I was thinking of something that you might be suggesting in your earlier post- instead of connecting the powerline adapters to the surge protectors, how about running the cable (which goes from the powerline adapter to the computer/tivo/ etc) via a surge protector that has RJ-45 protection? Monster, Belkin, Panamax all have models that offer surge protection for RJ-45 connections.
 
Maybe powerline is worth a shot. I guess I could also put a filter on the Ethernet line for some extra protection, too.
Nothing stops a surge. A surge is a current that will flow no matter how large the dam. After all, three miles of sky could not stop it. Why would a silly little filter?

Protector was never about stopping or absorbing the surge. An effective protector connects energy harmlessly into earth. Then protection inside all appliances is not overwhelmed. Because that surge current is radio frequency, an earthing connection must be short. Either that energy gets dissipated harmlessly in earth, or it seeks earth destructively via household appliances. Safety ground wire to all receptacles is too long, too many splices, too many sharp bends, etc. (For engineers, obviously too much impedance.) All mean that third prong cannot perform as an earth ground. It is safety ground; not earth ground. Or called 'equipment ground' in code - because it cannot provide sufficient earthing.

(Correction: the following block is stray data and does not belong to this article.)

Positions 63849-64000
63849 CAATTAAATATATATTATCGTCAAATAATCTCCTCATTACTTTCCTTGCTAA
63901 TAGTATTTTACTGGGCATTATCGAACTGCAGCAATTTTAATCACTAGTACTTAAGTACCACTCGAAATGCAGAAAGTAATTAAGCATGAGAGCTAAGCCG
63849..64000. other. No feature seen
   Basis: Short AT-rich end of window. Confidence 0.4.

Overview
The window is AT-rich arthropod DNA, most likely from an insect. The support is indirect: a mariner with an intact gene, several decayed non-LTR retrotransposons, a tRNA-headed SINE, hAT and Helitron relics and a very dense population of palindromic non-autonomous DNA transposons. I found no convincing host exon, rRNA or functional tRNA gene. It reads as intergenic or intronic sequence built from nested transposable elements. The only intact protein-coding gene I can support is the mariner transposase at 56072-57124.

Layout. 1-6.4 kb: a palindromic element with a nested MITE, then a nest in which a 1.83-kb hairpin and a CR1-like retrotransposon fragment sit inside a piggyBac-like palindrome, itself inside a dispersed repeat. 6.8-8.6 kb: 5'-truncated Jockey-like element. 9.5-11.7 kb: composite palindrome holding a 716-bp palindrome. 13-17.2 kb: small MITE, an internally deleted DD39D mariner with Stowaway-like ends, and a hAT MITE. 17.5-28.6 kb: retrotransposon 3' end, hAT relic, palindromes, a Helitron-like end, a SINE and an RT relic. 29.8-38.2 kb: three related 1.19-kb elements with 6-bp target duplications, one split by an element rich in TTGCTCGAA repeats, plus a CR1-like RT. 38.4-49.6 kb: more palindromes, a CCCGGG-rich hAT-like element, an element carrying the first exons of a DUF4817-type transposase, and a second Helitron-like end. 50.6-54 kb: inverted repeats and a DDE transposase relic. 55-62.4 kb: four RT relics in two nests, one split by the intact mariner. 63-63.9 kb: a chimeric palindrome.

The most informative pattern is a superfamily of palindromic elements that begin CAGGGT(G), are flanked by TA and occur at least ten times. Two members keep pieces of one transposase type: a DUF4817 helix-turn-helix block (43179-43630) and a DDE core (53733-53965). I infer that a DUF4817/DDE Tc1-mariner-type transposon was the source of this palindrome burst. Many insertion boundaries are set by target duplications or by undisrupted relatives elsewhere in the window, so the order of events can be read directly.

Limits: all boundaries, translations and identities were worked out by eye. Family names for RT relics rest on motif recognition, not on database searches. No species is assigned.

Ansi/IEEE C62.41 is not a design standard. That is a waveform used to duplicate the radio frequency current called a surge. Devices do not conform to ANSI C62.xx. Devices are tested with that wave.